Thursday, 3 December 2009

Nigerian Guinness in Tesco

Hurry to Tesco...I never thought I'd say that but I discovered last night that the supermarket is selling the Nigerian version of Guinness Foreign Extra Stout (FES), usually only found in specialist or ethnic shops.
This is a different beer to the Dublin-brewed FES, though the strength is the same at 7.5%. On a visit to the Dublin brewery some years ago, I was taken through a tasting of all the different versions of FES sold around the world. Guinness brewers explained how the African versions are made. Due to a lack or shortage of barley in most parts of the continent, Guinness breweries in Nigeria and other countries make a wort from sorghum. In Dublin, a wort is made using barley malt and roasted barley and is then dehydrated. The syrup is sent to Africa where breweries blend the two worts and then ferment it. The label of the Nigerian beer states that beer is made from sorghum, malt, roasted barley and wheat.
The Nigerian beer is strikingly different to the Dublin version, which has a powerful roasted grain note and the "horse blanket" aroma that is the result of blending a young stout with an aged one. The Nigerian beer has a fruity aroma with blackcurrant and strawberry to the fore. It has a rich malt sweetness balanced by good hop notes.
If Sainsbury's is still selling the Dublin version I shall buy some and do a closer taste matching.
Nigerian FES costs £6.95 for four 325ml bottles. If your Tesco isn't stocking the beer, ask to speak to the manager!
Can we now look forward to a supermarket offering Belgian Guinness?


Blogger Laurent Mousson said...

I've done once an "horizontal tasting" with a few mates, featuring a Special Export (the belgian market version), and four versions of Foreign Extra Stout brewed in Ireland, Cameroon, Mauritius and Nigeria.
Pretty interesting experience indeed. In terms of complexity, the Nigerian and Irish versions were pretty much on a par, whilst the Belgian came off as sweeter, heavier and a bit one-dimensional.

3 December 2009 at 12:41  
Blogger Roger Protz said...

I much prefer the Dublin version because of the horse blanket nose and big roast character.
It's a long time since I had a Belgian version. Trouble is, when I'm in Belgium there are more interesting beers to drink!

3 December 2009 at 13:19  
Blogger Laurent Mousson said...

Indeed, the horse blanket edge of the Irish version is its greatest asset, but I was very pleasantly surprised by the richness and complexity of the Nigerian version. Well, it's a question of taste, I think. ;o)

3 December 2009 at 13:52  
Blogger The Beer Nut said...

To the best of my knowledge, the syrup made in Dublin is a token amount for marketing purposes. The main factory is housed in the desecrated corpse of Cherry's former brewery in Waterford.

3 December 2009 at 19:11  
Blogger Laurent Mousson said...

Hmmm, looks like Guinness have the same dilemma as Carlsberg... giving up production in their historical cradle 'cause its uneconomical, but having to keep a semblance of brewing on the spot...

4 December 2009 at 09:10  
Blogger Brad said...

Thanks for this inside info Roger. I've been able to enjoy authentic FES in a few places around the world; sadly in the U.S. all we get -- as far as I'm aware -- is the weak Canadian version.

4 December 2009 at 14:59  
Blogger Roger Protz said...

It would be interesting to know precisely how the Dublin version of FES is now made. On one trip to the brewery, I was shown three wooden vessels where beer was matured before blending with young beer. A few years later, I noticed that the wooden vessels were in a gantry inside the entrance at St James's Gate as part of a display of historic equipment. I have asked several times for information about how the beer is now blended but have never received a reply. Do they still "stale" a portion of the beer or do they acetify it in some other way? FES still tastes good!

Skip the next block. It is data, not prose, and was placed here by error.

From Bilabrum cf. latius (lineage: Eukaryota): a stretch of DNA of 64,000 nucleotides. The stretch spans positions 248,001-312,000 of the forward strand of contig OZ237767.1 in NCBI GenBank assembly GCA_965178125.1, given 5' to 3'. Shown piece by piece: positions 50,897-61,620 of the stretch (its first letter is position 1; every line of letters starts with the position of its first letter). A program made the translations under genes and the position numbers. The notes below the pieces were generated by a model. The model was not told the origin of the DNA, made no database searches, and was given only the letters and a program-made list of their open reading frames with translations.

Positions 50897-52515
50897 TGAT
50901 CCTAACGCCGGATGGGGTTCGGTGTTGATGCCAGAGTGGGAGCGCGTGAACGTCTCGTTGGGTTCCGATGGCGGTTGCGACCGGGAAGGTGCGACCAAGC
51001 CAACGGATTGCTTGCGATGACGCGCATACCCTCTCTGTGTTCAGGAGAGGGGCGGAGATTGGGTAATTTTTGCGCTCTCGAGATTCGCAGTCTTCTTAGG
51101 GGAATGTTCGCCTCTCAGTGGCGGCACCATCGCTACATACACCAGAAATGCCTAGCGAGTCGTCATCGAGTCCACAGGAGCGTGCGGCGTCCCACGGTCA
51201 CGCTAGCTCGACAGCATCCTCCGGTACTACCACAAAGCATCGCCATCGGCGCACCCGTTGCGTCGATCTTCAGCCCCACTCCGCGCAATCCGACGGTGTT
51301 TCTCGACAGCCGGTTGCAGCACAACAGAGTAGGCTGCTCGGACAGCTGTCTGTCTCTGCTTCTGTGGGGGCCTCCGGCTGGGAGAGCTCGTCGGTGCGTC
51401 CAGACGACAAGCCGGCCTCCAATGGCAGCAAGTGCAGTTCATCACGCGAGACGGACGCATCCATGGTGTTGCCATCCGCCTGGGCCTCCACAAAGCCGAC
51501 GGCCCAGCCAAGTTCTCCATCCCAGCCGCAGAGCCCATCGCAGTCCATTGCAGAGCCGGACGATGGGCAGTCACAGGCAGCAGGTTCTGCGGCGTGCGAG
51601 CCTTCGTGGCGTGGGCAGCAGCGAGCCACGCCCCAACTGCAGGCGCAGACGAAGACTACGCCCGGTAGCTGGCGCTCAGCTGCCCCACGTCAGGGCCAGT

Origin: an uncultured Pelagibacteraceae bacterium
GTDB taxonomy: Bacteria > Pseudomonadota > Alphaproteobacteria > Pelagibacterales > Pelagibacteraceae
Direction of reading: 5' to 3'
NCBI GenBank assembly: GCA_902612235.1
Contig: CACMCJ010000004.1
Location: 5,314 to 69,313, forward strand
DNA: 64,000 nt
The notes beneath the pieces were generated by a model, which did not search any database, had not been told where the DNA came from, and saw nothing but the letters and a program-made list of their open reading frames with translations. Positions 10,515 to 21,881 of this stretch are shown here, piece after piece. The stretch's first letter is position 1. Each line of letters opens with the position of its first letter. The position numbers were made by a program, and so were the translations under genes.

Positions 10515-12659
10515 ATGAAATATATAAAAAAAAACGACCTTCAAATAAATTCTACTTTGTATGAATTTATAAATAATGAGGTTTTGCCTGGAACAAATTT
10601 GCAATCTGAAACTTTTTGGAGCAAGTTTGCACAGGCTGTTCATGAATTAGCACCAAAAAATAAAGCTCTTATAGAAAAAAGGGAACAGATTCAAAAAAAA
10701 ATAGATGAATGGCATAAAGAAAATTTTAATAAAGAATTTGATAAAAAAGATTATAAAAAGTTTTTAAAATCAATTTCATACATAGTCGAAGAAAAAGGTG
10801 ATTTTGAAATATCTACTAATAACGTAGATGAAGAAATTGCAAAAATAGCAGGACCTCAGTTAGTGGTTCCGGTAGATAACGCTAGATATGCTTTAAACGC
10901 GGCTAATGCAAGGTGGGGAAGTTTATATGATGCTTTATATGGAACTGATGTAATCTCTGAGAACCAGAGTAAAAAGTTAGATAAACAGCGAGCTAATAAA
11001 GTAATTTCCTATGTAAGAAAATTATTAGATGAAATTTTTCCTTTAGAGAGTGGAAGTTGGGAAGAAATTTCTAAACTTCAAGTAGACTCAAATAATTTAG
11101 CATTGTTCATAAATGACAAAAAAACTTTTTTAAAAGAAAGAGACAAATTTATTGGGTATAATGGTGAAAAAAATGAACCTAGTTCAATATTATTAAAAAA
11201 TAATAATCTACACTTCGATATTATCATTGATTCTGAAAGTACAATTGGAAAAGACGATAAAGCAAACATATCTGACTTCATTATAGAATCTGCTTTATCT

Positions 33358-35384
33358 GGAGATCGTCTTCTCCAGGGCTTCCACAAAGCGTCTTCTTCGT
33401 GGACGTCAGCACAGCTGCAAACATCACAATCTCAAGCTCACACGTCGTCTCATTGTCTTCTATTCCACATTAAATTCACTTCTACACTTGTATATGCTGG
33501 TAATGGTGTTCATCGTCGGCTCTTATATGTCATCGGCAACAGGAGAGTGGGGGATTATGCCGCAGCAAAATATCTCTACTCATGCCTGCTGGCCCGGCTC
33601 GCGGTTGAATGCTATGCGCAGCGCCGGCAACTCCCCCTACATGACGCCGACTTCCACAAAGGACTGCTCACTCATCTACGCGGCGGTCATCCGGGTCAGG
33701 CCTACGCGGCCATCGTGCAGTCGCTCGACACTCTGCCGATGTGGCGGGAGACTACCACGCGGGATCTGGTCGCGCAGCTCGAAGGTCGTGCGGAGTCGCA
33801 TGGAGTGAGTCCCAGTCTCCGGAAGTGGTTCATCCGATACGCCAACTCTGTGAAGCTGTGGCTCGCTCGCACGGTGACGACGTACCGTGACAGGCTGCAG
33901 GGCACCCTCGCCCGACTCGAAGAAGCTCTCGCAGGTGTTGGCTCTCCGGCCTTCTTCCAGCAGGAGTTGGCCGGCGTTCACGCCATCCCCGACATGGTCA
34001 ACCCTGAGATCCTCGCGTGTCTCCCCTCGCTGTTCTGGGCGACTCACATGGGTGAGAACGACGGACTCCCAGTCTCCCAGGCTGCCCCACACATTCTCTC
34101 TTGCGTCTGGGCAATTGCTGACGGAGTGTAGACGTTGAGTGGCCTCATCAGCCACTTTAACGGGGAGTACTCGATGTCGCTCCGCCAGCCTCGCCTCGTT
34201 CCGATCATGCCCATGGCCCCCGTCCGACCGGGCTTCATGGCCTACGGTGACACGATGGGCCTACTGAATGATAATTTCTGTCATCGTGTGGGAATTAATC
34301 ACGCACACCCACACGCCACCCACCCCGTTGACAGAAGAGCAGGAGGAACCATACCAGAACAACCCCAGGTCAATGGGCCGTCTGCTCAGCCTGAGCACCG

4 December 2009 at 15:03  
Blogger The Beer Nut said...

It's injected with food-grade lactic acid.

The first barrel-aged Irish beer since Guinness abandoned wood is currently maturing at White Gypsy. It's due for release at the Franciscan Well Easter Festival next year.

4 December 2009 at 23:55  
Blogger Roger Protz said...

Thanks for that, Beer Nut -- I must try to get to the festival.

5 December 2009 at 08:03  
Anonymous Anonymous said...

I'll be very interested in your tasting notes, Roger - here are mine from two and a half years ago, on Dublin FES and what appeared to be two different versions of the Nigerian product, though both bought in Tescos - I suspect that different Guinness breweries in Nigeria (there are two or three, I believe) differ slightly in the ingredients they use.

5 December 2009 at 15:23  
Blogger Roger Protz said...

Thanks for that, Zythophile -- I'll send you a horse blanket for Xmas! Useful information there and I will see if Sainsbury's still has Dublin FES. Next time I'm in Dublin I will press the Guinness people about how they brew FES these days.

6 December 2009 at 10:27  
Blogger Guinness Surger said...

Cheers for the info, but our Tesco has had them for about a year now.

What I'm trying to get a hold of is the Extra Smooth from Nigeria. It seems impossible to get a hold of it over here in the UK.

16 December 2009 at 20:13  
Anonymous Anonymous said...

Just to let people know, my local Tesco has now moved the Nigerian Guinness to the ethnic section. Previously it was with all the other beers and I thought they had run out of the stuff before I found a lone four pack on the top shelf. However this item would not scan so they told me they couldn't sell it to me (how silly). But after a scout around with a member of staff we were finally directed to the ethnic section and lo and behold there were several magnificent 600ml bottles waiting for us. Sweet.

24 July 2010 at 20:33  
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